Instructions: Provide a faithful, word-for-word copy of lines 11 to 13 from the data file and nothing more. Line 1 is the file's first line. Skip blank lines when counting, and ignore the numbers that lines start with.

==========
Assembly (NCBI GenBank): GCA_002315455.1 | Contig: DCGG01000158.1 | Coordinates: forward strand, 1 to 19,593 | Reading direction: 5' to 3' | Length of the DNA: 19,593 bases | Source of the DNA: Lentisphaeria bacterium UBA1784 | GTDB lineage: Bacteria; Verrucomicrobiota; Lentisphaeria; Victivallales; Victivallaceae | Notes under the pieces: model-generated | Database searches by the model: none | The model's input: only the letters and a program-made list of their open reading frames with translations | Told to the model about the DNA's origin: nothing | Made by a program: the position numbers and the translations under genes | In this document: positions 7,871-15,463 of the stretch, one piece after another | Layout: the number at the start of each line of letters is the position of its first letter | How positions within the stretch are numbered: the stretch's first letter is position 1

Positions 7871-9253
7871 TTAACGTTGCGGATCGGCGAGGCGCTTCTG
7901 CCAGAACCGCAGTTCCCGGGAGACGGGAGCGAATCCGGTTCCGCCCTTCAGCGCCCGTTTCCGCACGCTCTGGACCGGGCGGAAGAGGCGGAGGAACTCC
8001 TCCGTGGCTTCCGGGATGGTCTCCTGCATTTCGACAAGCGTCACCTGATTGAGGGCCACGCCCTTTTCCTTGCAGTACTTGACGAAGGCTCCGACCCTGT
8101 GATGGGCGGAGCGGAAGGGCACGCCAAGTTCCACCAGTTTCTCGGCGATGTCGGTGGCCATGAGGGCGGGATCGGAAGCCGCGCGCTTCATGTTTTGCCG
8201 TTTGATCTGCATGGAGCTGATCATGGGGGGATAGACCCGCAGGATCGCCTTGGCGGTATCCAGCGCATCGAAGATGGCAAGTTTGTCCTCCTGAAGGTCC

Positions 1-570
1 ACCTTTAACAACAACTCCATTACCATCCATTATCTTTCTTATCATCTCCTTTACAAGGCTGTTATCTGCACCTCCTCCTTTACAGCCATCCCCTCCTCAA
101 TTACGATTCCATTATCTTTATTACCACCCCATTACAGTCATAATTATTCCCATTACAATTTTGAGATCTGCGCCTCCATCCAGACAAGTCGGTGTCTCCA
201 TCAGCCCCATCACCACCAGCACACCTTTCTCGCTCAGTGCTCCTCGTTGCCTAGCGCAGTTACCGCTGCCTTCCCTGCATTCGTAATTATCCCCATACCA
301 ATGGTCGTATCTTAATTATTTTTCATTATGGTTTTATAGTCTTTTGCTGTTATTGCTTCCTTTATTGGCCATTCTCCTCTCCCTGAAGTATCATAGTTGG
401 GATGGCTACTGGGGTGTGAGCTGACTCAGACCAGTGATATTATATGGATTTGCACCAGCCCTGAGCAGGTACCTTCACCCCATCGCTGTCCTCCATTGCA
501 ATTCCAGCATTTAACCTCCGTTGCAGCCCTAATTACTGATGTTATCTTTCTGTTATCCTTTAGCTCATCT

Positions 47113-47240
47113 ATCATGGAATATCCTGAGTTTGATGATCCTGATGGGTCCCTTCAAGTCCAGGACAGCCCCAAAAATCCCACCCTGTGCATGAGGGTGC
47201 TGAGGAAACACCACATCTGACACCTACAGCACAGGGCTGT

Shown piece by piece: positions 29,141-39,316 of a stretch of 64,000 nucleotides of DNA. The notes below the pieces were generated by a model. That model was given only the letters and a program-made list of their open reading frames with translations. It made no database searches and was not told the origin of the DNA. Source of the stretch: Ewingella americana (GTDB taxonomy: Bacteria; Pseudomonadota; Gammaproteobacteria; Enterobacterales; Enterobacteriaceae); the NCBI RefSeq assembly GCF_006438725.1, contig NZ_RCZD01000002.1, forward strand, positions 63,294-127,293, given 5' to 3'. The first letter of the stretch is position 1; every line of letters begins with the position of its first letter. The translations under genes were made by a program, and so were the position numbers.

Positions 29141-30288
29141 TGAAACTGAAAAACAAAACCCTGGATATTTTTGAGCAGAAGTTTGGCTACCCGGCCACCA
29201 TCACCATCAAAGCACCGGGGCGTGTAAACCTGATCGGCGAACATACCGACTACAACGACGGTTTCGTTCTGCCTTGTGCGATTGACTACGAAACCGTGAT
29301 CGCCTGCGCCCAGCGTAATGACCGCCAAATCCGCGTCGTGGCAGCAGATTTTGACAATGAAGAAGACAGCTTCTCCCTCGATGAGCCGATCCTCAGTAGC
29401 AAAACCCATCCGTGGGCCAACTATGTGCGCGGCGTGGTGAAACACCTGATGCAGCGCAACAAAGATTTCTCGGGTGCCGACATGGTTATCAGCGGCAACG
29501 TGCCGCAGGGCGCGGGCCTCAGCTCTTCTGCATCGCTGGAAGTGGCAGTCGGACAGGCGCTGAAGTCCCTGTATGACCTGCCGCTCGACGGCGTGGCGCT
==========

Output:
201 TCAGCCCCATCACCACCAGCACACCTTTCTCGCTCAGTGCTCCTCGTTGCCTAGCGCAGTTACCGCTGCCTTCCCTGCATTCGTAATTATCCCCATACCA
301 ATGGTCGTATCTTAATTATTTTTCATTATGGTTTTATAGTCTTTTGCTGTTATTGCTTCCTTTATTGGCCATTCTCCTCTCCCTGAAGTATCATAGTTGG
401 GATGGCTACTGGGGTGTGAGCTGACTCAGACCAGTGATATTATATGGATTTGCACCAGCCCTGAGCAGGTACCTTCACCCCATCGCTGTCCTCCATTGCA